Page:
Laminin IV type B (IPR013015)

Short name: Laminin_IV_B

Overlapping homologous superfamilies


Domain relationships



Laminin is a large molecular weight glycoprotein present only in basement membranes in almost every animal tissue. Each laminin is a heterotrimer assembled from alpha, beta and gamma chain subunits, secreted and incorporated into cell-associated extracellular matrices. The laminins can self-assemble, bind to other matrix macromolecules, and have unique and shared cell interactions mediated by integrins, dystroglycan, and other receptors. Through these interactions, laminins critically contribute to cell differentiation, shape and movement, maintenance of tissue phenotypes, and promotion of tissue survival [PMID: 10842354, PMID: 15363809].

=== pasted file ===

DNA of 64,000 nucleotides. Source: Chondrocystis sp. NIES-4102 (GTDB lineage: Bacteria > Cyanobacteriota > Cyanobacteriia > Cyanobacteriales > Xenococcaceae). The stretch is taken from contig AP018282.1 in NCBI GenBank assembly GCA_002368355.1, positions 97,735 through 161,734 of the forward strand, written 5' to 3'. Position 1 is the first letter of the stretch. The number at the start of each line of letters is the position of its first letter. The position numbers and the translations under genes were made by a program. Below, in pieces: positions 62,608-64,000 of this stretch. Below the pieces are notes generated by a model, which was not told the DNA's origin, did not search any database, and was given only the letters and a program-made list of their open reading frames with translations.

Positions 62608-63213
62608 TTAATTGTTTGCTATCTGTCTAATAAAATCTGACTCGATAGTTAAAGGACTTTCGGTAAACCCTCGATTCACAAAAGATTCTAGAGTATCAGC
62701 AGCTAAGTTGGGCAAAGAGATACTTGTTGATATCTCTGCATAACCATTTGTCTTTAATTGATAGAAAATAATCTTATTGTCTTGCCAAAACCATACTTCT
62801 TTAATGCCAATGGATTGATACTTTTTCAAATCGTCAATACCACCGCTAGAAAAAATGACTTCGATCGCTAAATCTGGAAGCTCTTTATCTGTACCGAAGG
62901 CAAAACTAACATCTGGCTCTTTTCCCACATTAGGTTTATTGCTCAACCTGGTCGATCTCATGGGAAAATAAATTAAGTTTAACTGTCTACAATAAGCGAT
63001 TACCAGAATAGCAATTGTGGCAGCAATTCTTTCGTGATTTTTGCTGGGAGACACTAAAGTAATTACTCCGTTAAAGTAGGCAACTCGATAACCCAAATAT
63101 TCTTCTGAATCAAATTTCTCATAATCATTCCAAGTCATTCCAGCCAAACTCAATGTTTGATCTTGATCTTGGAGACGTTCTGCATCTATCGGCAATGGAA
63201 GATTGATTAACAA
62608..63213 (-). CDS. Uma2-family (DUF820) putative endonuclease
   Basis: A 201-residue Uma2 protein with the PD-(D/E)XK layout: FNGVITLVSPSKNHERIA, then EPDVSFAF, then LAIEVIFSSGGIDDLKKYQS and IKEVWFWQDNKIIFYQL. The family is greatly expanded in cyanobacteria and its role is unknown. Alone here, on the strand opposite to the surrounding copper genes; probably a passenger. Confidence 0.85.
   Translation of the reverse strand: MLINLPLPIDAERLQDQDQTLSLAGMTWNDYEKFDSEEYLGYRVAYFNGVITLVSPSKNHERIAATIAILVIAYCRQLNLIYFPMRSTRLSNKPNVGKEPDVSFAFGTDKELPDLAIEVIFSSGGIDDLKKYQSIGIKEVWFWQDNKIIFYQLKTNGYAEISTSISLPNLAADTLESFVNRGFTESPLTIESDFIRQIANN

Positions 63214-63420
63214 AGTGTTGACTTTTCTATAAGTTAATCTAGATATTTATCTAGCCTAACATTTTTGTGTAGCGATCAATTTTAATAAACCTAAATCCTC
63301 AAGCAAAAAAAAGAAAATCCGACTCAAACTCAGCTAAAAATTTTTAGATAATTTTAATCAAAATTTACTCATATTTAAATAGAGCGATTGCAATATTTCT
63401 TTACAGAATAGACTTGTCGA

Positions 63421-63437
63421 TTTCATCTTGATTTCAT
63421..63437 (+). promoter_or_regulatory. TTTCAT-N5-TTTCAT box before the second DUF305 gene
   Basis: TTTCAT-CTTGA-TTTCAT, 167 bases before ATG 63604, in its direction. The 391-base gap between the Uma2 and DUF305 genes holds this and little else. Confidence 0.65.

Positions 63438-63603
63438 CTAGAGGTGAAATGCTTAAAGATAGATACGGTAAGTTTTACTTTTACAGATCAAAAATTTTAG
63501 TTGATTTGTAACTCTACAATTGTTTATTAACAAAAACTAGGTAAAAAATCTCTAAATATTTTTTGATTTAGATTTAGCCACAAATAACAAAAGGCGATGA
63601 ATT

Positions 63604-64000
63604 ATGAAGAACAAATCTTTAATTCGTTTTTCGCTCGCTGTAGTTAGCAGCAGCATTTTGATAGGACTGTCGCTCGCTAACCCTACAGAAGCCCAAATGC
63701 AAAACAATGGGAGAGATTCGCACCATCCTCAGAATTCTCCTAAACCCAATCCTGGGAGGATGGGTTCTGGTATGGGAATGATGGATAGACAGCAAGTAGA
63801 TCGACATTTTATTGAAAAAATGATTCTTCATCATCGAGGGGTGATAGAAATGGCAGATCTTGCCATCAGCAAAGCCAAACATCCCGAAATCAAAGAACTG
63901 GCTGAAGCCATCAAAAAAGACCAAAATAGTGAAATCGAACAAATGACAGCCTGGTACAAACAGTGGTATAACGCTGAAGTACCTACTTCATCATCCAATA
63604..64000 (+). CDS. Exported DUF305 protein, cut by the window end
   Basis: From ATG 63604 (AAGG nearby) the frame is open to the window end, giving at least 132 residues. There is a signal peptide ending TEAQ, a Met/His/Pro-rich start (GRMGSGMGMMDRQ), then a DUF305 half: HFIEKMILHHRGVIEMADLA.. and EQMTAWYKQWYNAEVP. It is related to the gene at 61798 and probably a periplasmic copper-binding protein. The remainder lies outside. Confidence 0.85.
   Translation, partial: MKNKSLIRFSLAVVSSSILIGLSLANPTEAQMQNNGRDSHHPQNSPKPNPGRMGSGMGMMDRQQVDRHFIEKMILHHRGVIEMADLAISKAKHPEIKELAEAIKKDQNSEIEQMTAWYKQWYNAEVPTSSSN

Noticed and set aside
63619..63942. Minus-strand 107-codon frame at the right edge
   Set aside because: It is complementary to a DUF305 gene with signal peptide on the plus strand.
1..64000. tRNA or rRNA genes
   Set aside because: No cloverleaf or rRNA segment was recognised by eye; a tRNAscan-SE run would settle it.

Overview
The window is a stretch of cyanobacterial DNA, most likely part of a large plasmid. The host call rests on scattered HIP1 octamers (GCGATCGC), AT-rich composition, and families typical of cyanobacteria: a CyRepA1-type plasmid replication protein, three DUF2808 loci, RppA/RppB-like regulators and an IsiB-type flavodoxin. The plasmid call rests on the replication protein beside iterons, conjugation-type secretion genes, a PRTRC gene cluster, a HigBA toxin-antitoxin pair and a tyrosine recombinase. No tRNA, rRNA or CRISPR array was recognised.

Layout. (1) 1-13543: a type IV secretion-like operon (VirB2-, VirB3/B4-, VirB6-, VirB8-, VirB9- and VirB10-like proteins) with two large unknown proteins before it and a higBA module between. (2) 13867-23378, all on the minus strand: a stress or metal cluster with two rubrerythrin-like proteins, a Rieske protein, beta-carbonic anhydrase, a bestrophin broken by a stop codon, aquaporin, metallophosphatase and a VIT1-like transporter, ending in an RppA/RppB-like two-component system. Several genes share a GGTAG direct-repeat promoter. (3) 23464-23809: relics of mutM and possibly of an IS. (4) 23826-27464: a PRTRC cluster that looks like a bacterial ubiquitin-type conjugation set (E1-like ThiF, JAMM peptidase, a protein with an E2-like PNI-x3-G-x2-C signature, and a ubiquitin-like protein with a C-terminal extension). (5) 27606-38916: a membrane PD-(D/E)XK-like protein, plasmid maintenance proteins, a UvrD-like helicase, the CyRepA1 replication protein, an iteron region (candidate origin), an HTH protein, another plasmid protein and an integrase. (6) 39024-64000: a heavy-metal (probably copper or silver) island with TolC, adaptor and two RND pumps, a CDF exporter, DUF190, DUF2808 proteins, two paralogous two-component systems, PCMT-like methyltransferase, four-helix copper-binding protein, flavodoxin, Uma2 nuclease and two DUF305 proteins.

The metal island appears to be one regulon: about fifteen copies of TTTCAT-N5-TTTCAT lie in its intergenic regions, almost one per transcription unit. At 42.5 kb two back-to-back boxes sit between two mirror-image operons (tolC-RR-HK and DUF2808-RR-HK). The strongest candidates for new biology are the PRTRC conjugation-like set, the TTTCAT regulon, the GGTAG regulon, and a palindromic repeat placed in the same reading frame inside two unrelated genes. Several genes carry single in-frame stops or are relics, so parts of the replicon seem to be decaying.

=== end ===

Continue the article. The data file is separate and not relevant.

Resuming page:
The different laminin chains share a 600-residue domain I/II which oligomerizes into a rod-like coiled-coil structure forming the long arm of laminins. The N-terminal short arms consist of rod-like elements (domain III and V) formed by tandem arrays of laminin-type EGF modules and several globular domains: domains IV and domain VI (laminin N-terminal). All alpha chains share a unique C-terminal G domain which consists of five laminin G modules [PMID: 3182802]. Laminin IV domain is also found in the perlecan protein, an integral component of basement membranes, which also serves as an attachment substrate for cells, but it is not found in short laminin chains (alpha4 or beta3). The function of this domain is not yet known.

The domain IV of laminin beta chains displays no sequence homology to other laminin IV domains. This entry represents this atypical domain IV.

Contributing signatures

Signatures from InterPro member databases are used to construct an entry.
PROSITE profiles